Not a pingo, not even in the territory: N.W.T. tourism's cover photo touts Yukon mountain
Cover photo of territory's tour pamphlet actually an image taken near Tombstone Territorial Park in Yukon
The government of the Northwest Territories recently made a pingo out of a mountain in a cover photo of one of its tourism pamphlets.
The photo, in the government's Road and Campground Guide, is a picturesque shot of a mountain reflecting off the surface of a mirror-like lake. The cutline for the photo says, "Pingo National Landmark."
But there's a problem: the photo is not of a pingo — it wasn't even taken in the Northwest Territories.
The photo was actually taken in 2011 by a photographer named Samantha Stuart, who worked for the Department of Tourism at the time. She took the photo near Tombstone Territorial Park, which a park employee describes as being in the "mid-western" part of the Yukon.
"I thought it was a little comical that it was being classified as a pingo," said Stuart. She posted on Twitter and Facebook that the photo was not of a pingo.
"I just wanted to be transparent … in what I was capturing," said Stuart.
But she said she was thrilled the photo was chosen for the cover, because it's her favourite image.
I thought it was a little comical.- Samantha Stuart, photographer of the cover photo
Drew Williams, manager of communications with the Department of Industry, Tourism, and Investment, said the cover photo was originally a shot of the pingos.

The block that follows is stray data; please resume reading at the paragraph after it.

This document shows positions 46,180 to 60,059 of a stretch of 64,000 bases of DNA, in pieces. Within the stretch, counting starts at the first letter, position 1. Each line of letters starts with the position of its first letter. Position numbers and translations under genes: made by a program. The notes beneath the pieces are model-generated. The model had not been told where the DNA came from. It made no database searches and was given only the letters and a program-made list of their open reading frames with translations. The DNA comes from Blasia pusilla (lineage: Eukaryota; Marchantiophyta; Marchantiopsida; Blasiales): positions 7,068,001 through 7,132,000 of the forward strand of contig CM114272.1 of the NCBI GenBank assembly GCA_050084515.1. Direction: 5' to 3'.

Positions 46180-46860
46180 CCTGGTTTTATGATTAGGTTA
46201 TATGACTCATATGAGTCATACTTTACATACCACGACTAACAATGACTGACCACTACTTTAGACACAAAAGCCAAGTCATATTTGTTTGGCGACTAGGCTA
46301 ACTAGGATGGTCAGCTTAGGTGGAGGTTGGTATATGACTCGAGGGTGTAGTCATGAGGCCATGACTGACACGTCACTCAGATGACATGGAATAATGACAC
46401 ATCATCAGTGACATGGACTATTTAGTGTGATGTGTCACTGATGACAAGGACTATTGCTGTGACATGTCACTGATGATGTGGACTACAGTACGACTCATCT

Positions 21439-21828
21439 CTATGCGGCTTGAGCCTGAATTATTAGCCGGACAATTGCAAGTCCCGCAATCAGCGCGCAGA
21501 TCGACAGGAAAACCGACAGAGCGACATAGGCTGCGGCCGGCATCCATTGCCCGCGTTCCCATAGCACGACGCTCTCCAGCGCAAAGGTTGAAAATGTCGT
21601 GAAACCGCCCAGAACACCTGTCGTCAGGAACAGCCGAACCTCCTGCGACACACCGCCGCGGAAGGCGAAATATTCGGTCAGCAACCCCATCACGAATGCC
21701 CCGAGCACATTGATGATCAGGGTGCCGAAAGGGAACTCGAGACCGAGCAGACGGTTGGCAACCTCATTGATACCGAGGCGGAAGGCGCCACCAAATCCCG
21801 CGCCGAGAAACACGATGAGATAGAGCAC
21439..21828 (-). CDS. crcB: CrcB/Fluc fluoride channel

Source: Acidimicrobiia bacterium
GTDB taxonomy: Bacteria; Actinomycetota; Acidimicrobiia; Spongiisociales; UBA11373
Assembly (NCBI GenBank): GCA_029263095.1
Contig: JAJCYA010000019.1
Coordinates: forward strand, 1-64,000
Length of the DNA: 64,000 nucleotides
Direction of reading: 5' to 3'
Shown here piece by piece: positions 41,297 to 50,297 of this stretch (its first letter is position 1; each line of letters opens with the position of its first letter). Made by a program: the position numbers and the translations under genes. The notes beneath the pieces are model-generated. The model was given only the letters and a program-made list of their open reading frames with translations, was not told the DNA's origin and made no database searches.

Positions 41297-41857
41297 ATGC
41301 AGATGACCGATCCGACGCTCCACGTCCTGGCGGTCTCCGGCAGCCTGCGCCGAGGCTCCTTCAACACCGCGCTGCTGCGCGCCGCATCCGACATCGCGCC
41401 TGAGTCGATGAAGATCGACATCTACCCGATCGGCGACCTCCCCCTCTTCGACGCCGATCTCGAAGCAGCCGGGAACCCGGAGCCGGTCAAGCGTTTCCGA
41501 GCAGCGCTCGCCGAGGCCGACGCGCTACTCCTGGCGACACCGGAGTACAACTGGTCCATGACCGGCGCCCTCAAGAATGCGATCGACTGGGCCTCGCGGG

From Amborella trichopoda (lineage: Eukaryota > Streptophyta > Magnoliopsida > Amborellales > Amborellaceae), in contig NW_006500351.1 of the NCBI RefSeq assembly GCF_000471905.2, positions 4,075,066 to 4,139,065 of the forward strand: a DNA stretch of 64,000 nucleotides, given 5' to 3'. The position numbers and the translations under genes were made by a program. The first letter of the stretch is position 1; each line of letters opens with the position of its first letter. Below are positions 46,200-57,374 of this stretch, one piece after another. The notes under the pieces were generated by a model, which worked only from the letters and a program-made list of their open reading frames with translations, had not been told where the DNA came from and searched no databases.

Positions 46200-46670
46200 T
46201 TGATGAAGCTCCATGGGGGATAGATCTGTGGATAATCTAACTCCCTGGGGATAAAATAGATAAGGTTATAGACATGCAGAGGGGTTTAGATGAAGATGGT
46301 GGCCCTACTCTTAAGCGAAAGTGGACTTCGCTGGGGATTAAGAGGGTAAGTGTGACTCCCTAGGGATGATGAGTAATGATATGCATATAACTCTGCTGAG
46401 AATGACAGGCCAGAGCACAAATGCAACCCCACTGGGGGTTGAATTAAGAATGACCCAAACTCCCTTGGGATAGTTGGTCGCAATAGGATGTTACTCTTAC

But it was changed at the last minute because pingos are not accessible by road, and tourists cannot camp on them, which made it less than ideal for the road and campground guide.
Department says they know the difference
Williams said he wanted to assure people that the department does know the difference between a pingo and a mountain.
Until Friday, the department was not aware that the photo was taken in the Yukon, but it's not concerned. Williams said the photo shows the trip along the Dempster Highway — something the department promotes on a large scale.
The mountain would be seen on that trip. "Our primary focus was that it was a spectacular photo of an image that you would see on the drive north into the Northwest Territories," said Williams.
"You're not going to just do the Yukon side and turn around at the Arctic circle and come back," said Stuart. "You're going to experience the whole thing."
Stuart said that people should experience the drive in their lifetime.
About 15,000 of the guides have been printed and are widely distributed to places including British Columbia, Yukon, Manitoba and the United States. Individual guide books are also sent out upon request.
It costs $1 per guide to produce, so the total cost is about $15,000.
The guide is also available online through a PDF. The tourism department said the cutline for that document will be changed to reflect the content of the photo.